Arrest of Chinese Artist and Activist Ai Weiwei
Ai Weiwei was arrested two months ago as he attempted to board a plane from Beijing to Hong Kong. He has been detained ever since, with no news reaching the outside world of his whereabouts or his safety. The Foreign Ministry spokeswoman of China’s authoritatian government, Jiang Yu, says “This case is under investigation and those outside people should refrain from comment,”
I spied a wee article on the 7th May 2011 in our local New Zealand Herald, which said he would be allowed to see his family for the first time. But no news has reached our newspapers or television which indicates how this family visit went, or whether it actually happened.
The autocratic rulers of China’s one-party state have arrested Ai Weiwei because of his outspoken comments about the the Chinese Government. Many other people, activists and intellectuals, have been kept imprisoned or confined to their homes since the uprisings in the Middle East. China has a history of arresting, torturing, or ‘disappearing’ its dissidents, such as the Nobel Peace Prize Winner of 2010. People have been detained for years because of their objections to lack of human rights in China.
Artists and galleries around the world are gaining momentum in protest against the arrest of Ai Weiwei. The New Zealand Herald Saturday May 14 2011 had a good article by Ekow Eshun, a British writer. The following information comes from Akow Eshun’s article:
Protests have been happening in hong kong, where activists have sprayed a stencil of Ai Weiwei’s likeness onto the local army garrison building.
The Art World In London has acknowledged Ai Weiwei in a very big way: The Tate Modern gallery has put Ai Weiwei’s name at the top of the gallery. The Tate had recently brought attention to the detained artist, filling the Turbine Hall gallery with millions of Ai Weiwei’s tiny porcelain sunflower seeds. The Tate put up a huge banner on one side of its glass roof which said:
RELEASE AI WEIWEI.
London’s Somerset House, which hosts the biannual London Fashion Week show, is exhibiting art by Ai Weiwei. The director of Somerset House Trust, Gwyn Miles, said that Ai keeping the provocative artist in jail “was a sign that officials there were feeling insecure’, and that a strong government ‘could take provocation”.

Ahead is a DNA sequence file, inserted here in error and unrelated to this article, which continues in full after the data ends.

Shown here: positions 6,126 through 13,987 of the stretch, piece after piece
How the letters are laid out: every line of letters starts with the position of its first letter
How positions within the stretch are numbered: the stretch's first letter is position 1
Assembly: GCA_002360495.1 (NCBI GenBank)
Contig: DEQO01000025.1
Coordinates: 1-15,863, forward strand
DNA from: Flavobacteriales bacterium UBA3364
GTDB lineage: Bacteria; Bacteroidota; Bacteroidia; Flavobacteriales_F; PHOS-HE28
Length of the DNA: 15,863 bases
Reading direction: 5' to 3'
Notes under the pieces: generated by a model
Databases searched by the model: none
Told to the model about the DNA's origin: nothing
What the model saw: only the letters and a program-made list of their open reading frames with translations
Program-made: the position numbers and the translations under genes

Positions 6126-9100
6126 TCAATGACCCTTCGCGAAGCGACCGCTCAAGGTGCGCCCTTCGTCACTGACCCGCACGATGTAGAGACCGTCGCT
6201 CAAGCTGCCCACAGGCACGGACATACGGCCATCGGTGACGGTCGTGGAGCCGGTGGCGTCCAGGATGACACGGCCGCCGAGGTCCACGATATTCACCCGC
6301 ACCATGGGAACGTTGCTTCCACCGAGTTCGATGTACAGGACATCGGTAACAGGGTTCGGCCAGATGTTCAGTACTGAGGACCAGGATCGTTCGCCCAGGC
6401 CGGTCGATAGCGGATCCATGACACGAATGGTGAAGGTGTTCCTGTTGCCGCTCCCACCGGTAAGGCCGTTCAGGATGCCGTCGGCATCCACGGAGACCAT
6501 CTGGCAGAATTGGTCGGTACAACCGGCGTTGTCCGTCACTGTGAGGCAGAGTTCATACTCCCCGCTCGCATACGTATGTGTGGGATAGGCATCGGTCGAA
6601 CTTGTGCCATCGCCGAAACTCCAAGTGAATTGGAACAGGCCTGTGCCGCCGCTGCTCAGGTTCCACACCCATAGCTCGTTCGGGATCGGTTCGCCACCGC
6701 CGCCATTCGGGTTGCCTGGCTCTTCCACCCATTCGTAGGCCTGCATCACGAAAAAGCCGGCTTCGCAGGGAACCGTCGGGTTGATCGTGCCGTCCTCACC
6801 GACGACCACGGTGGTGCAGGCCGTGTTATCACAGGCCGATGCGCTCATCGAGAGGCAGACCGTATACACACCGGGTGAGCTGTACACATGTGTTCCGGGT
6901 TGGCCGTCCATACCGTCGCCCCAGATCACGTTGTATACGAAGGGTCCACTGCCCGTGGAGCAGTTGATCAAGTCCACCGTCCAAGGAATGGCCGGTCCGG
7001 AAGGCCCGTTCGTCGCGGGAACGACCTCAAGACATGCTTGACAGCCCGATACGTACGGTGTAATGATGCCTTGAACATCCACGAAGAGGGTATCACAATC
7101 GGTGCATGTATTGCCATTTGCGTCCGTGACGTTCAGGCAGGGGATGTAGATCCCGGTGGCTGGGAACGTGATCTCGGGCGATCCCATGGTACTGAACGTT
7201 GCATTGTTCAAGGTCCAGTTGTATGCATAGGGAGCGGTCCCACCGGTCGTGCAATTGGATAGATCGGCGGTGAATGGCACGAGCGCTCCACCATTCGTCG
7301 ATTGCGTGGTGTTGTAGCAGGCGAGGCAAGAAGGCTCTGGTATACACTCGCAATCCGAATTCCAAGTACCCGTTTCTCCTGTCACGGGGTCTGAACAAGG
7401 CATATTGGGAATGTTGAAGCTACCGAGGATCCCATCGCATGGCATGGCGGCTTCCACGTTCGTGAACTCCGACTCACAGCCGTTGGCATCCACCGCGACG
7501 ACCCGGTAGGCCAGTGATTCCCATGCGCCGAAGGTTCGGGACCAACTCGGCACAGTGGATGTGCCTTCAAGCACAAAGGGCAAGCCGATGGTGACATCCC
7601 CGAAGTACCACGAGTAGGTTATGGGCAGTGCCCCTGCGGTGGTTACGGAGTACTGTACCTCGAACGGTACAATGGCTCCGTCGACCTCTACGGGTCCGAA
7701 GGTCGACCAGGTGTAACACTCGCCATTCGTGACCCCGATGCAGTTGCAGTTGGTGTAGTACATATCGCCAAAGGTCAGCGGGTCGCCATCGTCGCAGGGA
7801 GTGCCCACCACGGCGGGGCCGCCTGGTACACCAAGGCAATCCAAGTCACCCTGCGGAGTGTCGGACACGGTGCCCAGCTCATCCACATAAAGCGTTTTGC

Another exhibition of Ai Weiwei’s work is to be seen at the Lisson gallery, in west London: This gallery has an enormous black and white photograph of Ai Weiwei draped over the outside of the building. This giant banner of the Chinese artist spans two storeys. At the bottom of the huge banner, in red lettering, which brings to mind the Chinese communist government and Mao Tse Tung’s red book, is:
The Parisians have joined in the protest, and have dedicated a gigantic inflatable plastic amoeba called ‘Leviathan’ to the arrested Ai Weiwei.
Anish Kapoor, a British sculptor living and working in Paris, has dedicated his most recent monumental work to the artist Ai Weiwei, who he says is “heroically recording human existence’.
In Germany, the Berlin Academy of Arts has made Ai Weiwei an honorary member as a ‘sign of his international importance’.
New York’s mayor, Michael Bloomberg honoured Ai at the Manhattan Pulitzer Fountain. He spoke of Ai’s ‘fearlessness in the face of official intimidation’, and the ‘indomitable desire for freedom that is inside every human being’. One would hope that all American lovers of liberty also recognize that the rights and causes of Julian Assange and Bradley Manning, who undoubtedly also have an ‘indomitable desire for freedom’, are treated with the same passion and energy as that of Ai Weiwei’s.